Ghana in the World Cup (Germany 2006) and more

This blog round-up was first published on Global Voices.

We start this week’s round-up with the exit of the last African country in this year’s FIFA World Cup tournament (Germany 2006).

The Trials & Tribulations of a Freshly-Arrived Denizen…of Ghana says Ghana’s Coming Home, but Brazil Stole Two “Goals”

The Brazilians played a relatively good game, but it was not, according to Barry Lambert the commentator, a Brazilian team that could not be beaten.

Ghana took more shots than the Brazilians, but the latter scored more.

The (wish I was in) Ghana journal was straight to the point: “elimi-dated”

Here’s one good thing about the Black Stars’ elmination at the hands of Brazil — finally I can stop smiling politely at the un-funny slags on Ghana, things like “heh heh, where is Ghana, anyway?” and the always-hilarious rubs on how it’s surprising an impoverished nation could find the energy to run up and down the field. Ghana fades back into the African obscurity that envelops most nations from the continent in the eyes of the west, and fades back into my heart as a place I’ve loved, and hope to love once again.

Ramblings of an African geek blogs about Ghana’s earlier permission at the soccer mundial – You know I had to talk about this: Ghana 2 Czech Republic 0

Saturday was a tense day for most Ghanaians. We had already lost to Italy after playing particularly well except for a couple of defensive blunders and inability to convert our chances in front of the Italian Goal. we’d also seen the Czechs dismantle the Americans. Therefore we knew the chances of our surviving the game were minimum. Nonetheless, our country was playing Whatever happened they would have our support for the entire game. The streets were bare and everyone who didn’t have to be out (as well as a lot of people who did) were in front of a TV.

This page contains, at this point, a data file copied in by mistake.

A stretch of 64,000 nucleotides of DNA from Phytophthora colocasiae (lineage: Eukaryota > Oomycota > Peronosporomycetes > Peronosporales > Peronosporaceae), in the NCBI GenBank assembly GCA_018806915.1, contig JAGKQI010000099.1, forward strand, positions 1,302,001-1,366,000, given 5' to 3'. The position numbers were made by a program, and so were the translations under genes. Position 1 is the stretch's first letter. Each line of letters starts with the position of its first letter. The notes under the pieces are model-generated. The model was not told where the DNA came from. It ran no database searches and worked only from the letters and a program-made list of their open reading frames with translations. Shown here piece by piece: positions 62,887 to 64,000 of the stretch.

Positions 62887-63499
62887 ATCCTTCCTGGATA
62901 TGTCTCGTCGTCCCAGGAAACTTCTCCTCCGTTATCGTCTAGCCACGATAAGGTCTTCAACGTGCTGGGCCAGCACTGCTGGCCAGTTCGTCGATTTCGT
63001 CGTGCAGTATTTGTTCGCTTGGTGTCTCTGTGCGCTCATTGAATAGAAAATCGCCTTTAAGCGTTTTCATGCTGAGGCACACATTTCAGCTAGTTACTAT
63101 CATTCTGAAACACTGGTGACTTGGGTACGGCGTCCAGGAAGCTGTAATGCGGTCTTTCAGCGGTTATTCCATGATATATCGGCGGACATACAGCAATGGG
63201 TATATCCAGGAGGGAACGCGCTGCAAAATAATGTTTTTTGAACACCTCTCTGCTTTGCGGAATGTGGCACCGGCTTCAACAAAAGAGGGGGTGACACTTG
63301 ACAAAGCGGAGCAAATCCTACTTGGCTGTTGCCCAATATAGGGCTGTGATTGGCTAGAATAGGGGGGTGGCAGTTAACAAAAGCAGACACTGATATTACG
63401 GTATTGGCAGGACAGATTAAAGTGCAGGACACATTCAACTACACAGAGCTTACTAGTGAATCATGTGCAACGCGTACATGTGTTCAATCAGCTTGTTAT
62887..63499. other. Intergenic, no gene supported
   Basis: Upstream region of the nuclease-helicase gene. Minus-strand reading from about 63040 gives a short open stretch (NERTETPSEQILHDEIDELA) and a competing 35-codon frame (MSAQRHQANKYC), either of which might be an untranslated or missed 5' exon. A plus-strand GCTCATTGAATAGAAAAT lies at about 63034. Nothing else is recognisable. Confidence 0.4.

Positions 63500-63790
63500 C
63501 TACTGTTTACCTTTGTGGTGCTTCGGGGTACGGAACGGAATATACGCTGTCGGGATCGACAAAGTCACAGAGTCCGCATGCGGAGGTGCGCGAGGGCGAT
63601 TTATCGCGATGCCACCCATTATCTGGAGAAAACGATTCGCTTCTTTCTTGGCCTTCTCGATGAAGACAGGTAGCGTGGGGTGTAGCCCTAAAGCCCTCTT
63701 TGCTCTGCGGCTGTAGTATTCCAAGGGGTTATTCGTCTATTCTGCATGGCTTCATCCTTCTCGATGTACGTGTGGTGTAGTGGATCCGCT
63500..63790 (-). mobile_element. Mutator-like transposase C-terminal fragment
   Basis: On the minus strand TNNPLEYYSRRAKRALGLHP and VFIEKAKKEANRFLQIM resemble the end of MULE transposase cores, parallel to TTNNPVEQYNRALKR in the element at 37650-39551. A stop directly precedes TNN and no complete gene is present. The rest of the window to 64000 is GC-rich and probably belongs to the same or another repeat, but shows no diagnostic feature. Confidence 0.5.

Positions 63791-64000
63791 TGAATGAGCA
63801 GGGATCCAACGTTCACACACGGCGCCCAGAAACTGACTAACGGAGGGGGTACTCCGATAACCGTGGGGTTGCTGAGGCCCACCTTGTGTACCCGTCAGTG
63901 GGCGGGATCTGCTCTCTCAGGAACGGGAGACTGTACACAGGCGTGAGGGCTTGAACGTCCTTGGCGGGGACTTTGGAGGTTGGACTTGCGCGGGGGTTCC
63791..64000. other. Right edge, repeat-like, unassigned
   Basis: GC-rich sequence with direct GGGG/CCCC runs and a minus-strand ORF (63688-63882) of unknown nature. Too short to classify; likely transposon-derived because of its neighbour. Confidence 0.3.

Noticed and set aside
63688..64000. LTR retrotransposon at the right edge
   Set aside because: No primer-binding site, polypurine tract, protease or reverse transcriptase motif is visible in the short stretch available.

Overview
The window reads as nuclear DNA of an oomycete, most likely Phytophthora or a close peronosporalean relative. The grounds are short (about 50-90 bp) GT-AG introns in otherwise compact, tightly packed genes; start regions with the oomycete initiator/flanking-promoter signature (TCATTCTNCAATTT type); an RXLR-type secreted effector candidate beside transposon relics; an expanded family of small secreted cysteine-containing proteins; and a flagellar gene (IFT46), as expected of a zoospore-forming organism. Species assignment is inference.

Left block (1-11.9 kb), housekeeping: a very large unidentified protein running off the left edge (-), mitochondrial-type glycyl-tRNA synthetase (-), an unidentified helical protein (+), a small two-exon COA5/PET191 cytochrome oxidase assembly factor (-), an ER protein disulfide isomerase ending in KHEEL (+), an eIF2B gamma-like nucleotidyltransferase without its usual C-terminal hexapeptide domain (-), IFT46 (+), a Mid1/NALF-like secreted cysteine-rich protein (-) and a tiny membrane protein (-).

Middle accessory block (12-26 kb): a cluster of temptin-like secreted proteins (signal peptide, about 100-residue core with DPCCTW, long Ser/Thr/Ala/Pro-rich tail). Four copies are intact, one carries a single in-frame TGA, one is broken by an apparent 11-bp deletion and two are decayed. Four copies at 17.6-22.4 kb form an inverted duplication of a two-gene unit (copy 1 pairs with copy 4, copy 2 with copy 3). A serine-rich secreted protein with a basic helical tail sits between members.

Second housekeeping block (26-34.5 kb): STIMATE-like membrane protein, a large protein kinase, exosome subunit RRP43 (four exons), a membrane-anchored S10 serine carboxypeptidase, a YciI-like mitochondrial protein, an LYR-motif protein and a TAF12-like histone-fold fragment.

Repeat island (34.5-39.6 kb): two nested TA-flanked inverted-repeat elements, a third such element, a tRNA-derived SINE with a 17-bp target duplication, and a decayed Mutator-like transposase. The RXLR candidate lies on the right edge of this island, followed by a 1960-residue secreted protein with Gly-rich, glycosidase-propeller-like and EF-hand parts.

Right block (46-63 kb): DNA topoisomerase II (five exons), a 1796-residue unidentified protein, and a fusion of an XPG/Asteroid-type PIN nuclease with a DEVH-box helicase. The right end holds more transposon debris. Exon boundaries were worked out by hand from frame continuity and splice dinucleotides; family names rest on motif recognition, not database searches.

Home of the mandinmories wonders why the Gambian government chooses to spend millions of dollars on building new accomodation for African Heads of State instead of spending same on the country’s infrastructure: Priorities messed up

I am not one of those people who think the Gambia shouldn’t host the African Union summit. Au contraire. What I have issues with is the governments indulgence in building structures that are not necessary for the successful implementation of the summit at the expense of more pressing infrastuctural needs such as the Brikama-Basse highway.

The President of the Republic of The Gambia Dr. Alh Yahya A.J.J. Jammeh

The goverment spent $5.5 million to build fifty two villas for visiting heads of states. I will argue that these heads of state could stay at the numerous hotels, pay their bills and in the process contribute to the economy of the host country. But Yahya will have none of that and in the pursuit of grandeur and infantile economic thought, he decided to spend that much money to build villas for a two day summit. Here is a snapshot of the villas.

Cameroonian blog Scribbles from the Den is concerned that Cameroon among the World’s Scientifically Lagging Countries – Alongside Chad and Fiji

In an earlier article titled “Stuck on the fringes of the knowledge economy”, I pointed out that although Cameroon had the potential to become a technological power house in central Africa, it had so far failed to exploit this potential because of a lack of leadership and vision. As a result, Cameroon was missing out on the benefits of 21st century technological advances in general and the knowledge economy in particular — both of which held the keys to sustainable socio-economic development and membership in the global economy.

A study by the RAND Corporation released early this month comes to reinforce this argument by painting a rather gloomy and bleak picture of Cameroon’s technological position in the world. According to the report titled The Global Technology Revolution 2020, Cameroon is among the world’s scientifically lagging countries — alongside Fiji, Chad Nepal, etc. — which have “have fewer drivers for, and face many more barriers to, technology implementation,” and are also “burdened by problem-plagued political systems, a lack of resources or infrastructure, and class disparities.”

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